Heightened concern over Europe's sovereign debt crisis pushed the prices of New Zealand's core exports to their lowest level in more than two years last month.
ANZ's commodity price index dropped 2.4 per cent in June, marking the fifth successive monthly fall.
"Since its peak 14 months ago, the index has declined in all but one month," the bank said. "The index has dropped 20 per cent from the peak in April last year and is at its lowest level since March 2010."
Whole milk powder prices led the fall, dropping 7 per cent in June, while aluminium slipped 6 per cent and wool prices fell 5 per cent.
Prices for seafood and butter dropped 4 per cent and kiwifruit prices slipped 3 per cent.
Log, apple and skim milk powder prices all gained 2 per cent, while processed timber rose 1 per cent.
Prices for lamb, wood pulp and venison were unchanged, according to the index.
ANZ said dairy prices, which underpin the index with a 43 per cent weighting, fell 4 per cent in June - the fifth consecutive monthly fall.
Dairy prices have dropped to their lowest level in almost three years, 31 per cent below their last peak.
ANZ said a resurgence in the New Zealand dollar, which was trading at US80.54c late yesterday against the greenback, was compounding the fall in commodity prices.
The rising value of this country's currency drove a 3.4 per cent drop in the NZ dollar commodity price index to a level not seen since October 2009, the bank said.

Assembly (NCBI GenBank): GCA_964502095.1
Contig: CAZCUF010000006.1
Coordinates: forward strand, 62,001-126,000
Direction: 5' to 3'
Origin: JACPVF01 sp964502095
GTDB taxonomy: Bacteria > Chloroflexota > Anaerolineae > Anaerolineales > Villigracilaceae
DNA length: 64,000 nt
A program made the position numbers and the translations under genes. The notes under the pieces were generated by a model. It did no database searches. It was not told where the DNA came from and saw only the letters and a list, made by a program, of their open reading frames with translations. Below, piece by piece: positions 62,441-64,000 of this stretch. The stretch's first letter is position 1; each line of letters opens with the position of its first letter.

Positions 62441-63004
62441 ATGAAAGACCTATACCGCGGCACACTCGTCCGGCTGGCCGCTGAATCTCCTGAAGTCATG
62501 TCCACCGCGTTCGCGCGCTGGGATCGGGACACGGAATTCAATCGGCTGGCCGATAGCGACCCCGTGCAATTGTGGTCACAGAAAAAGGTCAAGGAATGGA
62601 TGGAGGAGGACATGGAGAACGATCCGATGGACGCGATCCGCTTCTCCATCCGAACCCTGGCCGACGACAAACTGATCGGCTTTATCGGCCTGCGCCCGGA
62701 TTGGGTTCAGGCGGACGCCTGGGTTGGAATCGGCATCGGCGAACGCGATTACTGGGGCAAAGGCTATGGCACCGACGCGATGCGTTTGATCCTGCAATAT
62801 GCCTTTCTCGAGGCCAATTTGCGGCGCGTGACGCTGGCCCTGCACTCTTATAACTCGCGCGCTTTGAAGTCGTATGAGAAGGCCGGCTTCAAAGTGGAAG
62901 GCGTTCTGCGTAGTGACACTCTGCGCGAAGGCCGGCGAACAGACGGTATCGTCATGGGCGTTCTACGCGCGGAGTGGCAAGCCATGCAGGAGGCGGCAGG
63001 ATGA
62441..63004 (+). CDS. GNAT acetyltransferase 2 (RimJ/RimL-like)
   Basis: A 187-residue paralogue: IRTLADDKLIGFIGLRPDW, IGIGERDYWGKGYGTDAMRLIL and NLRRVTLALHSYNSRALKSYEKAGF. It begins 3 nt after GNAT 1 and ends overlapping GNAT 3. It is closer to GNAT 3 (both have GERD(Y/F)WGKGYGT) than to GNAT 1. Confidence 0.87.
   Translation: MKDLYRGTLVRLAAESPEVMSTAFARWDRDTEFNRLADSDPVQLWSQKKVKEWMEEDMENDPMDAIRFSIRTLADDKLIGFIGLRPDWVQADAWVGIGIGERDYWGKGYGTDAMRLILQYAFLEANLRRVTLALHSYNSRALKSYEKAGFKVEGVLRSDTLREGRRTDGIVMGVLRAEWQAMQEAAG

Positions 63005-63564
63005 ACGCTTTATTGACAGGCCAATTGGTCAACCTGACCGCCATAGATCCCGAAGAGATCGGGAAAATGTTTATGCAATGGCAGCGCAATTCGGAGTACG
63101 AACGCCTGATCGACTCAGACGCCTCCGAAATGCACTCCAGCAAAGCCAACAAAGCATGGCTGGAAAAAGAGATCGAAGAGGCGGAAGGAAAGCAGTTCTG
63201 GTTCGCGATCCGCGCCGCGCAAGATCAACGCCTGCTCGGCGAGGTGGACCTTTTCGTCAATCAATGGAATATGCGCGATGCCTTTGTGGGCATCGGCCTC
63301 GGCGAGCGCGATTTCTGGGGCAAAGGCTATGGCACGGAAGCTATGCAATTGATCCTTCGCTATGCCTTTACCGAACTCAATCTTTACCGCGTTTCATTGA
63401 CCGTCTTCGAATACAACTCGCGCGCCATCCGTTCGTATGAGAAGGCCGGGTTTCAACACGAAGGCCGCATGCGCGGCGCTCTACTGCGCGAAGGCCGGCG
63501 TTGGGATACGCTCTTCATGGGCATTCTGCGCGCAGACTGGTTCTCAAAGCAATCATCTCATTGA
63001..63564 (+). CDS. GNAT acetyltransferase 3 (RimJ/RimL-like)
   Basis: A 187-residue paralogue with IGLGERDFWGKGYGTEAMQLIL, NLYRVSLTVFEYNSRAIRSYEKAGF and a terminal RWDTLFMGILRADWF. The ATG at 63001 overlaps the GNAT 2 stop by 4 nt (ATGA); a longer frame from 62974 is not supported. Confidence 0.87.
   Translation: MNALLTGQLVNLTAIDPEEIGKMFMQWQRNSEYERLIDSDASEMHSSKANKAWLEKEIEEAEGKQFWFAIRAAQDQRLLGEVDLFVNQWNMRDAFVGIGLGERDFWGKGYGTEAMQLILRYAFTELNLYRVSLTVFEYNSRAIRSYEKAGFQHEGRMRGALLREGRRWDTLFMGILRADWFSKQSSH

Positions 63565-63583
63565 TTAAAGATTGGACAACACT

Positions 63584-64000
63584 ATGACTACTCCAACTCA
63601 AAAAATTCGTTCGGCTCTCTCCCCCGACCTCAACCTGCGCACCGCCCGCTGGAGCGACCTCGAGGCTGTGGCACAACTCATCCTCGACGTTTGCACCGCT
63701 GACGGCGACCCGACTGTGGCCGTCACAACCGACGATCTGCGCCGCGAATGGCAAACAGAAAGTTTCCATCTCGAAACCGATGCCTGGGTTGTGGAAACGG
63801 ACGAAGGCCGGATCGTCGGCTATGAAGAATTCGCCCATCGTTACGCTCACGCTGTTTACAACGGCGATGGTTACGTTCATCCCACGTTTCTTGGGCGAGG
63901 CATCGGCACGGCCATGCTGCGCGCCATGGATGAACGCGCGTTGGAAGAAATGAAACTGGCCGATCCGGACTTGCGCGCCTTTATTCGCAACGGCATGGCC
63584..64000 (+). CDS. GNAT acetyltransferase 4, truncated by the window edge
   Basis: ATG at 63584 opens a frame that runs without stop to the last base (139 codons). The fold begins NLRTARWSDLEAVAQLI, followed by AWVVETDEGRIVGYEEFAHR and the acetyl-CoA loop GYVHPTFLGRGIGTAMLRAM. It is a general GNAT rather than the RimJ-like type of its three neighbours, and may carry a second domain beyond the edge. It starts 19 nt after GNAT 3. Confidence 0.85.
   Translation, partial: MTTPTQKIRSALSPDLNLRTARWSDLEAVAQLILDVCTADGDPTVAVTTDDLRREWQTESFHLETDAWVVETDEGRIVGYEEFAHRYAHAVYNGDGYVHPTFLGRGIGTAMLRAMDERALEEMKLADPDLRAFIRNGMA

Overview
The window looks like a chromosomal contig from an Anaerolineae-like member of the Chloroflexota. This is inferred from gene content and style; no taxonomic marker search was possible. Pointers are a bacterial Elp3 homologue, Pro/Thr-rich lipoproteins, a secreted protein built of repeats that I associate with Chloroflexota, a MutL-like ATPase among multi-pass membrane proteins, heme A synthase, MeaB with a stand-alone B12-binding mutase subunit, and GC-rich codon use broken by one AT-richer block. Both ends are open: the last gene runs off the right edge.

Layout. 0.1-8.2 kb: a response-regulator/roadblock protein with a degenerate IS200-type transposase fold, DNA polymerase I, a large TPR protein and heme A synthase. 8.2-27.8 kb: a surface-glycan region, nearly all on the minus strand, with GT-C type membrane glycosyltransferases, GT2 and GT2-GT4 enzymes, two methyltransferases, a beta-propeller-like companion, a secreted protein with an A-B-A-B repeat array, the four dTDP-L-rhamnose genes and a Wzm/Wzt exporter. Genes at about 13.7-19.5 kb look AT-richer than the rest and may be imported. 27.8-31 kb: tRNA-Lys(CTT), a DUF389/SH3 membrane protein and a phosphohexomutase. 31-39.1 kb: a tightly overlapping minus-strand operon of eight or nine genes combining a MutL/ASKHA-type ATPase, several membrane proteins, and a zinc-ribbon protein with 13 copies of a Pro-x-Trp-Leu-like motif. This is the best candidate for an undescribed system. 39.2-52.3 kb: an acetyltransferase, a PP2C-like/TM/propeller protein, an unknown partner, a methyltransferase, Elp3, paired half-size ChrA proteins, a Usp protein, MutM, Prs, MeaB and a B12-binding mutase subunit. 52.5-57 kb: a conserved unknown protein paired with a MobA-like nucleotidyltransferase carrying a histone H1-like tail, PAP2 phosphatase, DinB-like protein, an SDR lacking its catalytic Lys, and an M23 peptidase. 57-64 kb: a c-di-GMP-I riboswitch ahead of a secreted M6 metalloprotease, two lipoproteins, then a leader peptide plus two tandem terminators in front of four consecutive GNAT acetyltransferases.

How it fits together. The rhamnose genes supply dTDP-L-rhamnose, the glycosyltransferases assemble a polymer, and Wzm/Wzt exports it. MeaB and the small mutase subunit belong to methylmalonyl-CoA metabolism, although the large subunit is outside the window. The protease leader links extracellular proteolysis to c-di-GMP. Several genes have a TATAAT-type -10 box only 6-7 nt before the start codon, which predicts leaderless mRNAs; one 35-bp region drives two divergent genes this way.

ANZ economist Steve Edwards said it would take "a bit of certainty" about the direction the global economy was heading in to reverse the downward trend in prices.
"[The drop in prices] is definitely reflecting the uncertainty out there," Edwards said. "It's hard to say how much further it might drop."
New Zealand was benefiting from continuing strong growth in Asian economies.
"As long as Asia hangs in there we should be okay, but if Asia gets sucked into the vortex it could be quite disastrous," Edwards said.
Weakening Chinese manufacturing data has raised concerns that growth is slowing in the world's second largest economy.
BNZ economist Doug Steel said the drop registered in the June commodity price index was as expected, given the slowdown in global economic growth.
"There's nothing too alarming in it," Steel said. "From a policy perspective I don't think the Reserve Bank will see any surprise in it."
He said the combination of falling commodity prices and strengthening dollar was "certainly a negative" for New Zealand's current account balance - the difference between what the country earns and spends overseas - which was expected to plunge further into deficit over the next 12 months.
Like Edwards, he said it was difficult to pick exactly how long the downward trend in commodity prices might last.
"Obviously a lot is riding on what happens in Europe and world growth generally," Steel said. "Our core view is that [commodity] prices, while they might remain volatile for the foreseeable future, could average around current levels through the second half of the year."
Edwards said prices for so-called soft commodities like dairy did not tend to get as badly affected by a downturn in global economic conditions as other commodities, such as oil.
Benchmark Brent crude hit an 18-month low of US$90.62 a barrel last month.
"People still need food on their table to eat," Edwards said. "Longer term, the picture's good for New Zealand, we've just got to weather this storm at the moment."